Parasites in livestock and other animals cause diseases that have a major impact on global socioeconomic conditions. The current financial losses to agriculture due to parasites seriously reduce farm profitability. The annual cost associated with parasitic diseases in sheep and cattle in Australia has been estimated at $1 billion Australian [13] and [15] among livestock, ruminants are one of the sources of Egypts national income, with production of milk, meat, wool, hair, and hides. Moreover, their manure is a valuable soil fertilizer. Parasitic infections destroy our animal wealth and are the biggest hindrance to successful, profitable production. The percentage of field animals infected fluctuates with factors that include irrigation, season, frequency of exposure, immune condition, geographic location, and climate [7]. Professional livestock production is a business for profit. Parasitic infections adversely affect production, impairing the livelihood of the individual farmer and the entire industry [8], [9]. Thus, there are major economic gains to be made by taking measures to control important parasitic diseases. The current method to control Nematode parasites in livestock is use of chemotherapeutic agents (anthelmintics). Even with strategic treatment, this method is costly and not always effective. The excessive use of anthelmintics has resulted in substantial and widespread problems with genetic resistance in nematode populations. There is a need for developing improved means of controlling these parasitic nematodes. Gastro intestinal tract (GIT) parasites are known to be widespread [10], [11] They lead to acute illness and death, premature slaughter, and rejection of meat parts at inspection stations. Indirect losses include decreased growth rate, weight loss in young growing calves, late maturity of slaughter stock, and decreasing cattle production in many regions and countries [15]. The infections are either clinical or sub clinical; the latter is the more common and is of great economic importance [12].Although clinical parasitism has received considerable attention because of its obvious severity, the study of parasitism in herds without clinical signs of infection has been largely neglected. [3] Demonstrate that G.I. nematodes are still widespread among adult cows in temperate climate regions, with a prevalent infection rate of between 80 and 100%. The most prevalent species found was Ostertagia ostertagi. Moreover, two reviews suggest that sub clinical gastro-intestinal Nematode infections in adult cows can have an adverse effect on milk production .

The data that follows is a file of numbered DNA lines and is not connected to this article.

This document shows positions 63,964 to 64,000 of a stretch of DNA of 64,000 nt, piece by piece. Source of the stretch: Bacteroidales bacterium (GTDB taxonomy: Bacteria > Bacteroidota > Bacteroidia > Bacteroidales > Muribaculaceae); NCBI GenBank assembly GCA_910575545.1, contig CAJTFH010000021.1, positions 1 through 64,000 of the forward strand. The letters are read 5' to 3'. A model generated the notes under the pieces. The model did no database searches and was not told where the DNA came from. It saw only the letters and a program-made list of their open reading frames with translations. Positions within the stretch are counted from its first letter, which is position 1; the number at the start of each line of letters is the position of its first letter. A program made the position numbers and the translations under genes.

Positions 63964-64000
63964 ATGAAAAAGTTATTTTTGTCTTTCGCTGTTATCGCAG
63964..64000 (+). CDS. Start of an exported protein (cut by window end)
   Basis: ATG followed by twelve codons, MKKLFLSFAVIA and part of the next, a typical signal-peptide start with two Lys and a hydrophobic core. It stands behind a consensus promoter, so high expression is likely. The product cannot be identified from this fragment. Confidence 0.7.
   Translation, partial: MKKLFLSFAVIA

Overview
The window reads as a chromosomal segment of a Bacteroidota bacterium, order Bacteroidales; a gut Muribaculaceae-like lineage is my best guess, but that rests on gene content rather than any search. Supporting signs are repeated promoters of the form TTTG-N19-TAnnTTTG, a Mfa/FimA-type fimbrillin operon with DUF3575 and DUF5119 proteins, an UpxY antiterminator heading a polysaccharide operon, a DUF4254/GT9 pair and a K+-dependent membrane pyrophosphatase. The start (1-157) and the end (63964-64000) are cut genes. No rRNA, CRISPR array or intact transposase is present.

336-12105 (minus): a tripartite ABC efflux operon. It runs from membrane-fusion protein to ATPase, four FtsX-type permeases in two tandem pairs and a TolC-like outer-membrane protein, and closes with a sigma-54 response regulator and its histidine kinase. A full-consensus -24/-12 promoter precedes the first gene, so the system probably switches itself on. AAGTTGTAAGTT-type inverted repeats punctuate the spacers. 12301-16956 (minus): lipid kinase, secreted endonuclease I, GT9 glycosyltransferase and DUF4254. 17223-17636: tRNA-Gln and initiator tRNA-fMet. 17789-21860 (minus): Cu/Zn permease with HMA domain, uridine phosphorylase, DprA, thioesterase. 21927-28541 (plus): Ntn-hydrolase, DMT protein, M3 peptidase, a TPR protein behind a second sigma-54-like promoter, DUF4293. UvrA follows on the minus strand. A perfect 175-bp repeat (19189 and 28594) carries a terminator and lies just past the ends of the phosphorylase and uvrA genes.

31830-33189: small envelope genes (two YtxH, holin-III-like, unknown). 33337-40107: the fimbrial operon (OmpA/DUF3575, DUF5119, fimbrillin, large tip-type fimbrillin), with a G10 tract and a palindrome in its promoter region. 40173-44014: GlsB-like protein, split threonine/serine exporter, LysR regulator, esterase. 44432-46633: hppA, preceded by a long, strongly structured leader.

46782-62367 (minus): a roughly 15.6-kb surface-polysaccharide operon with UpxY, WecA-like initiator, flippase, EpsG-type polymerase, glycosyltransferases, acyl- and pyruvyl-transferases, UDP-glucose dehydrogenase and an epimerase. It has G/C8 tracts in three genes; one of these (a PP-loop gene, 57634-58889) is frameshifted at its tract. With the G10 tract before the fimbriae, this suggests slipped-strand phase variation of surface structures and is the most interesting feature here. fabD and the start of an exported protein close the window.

II. MATERIALS AND METHODS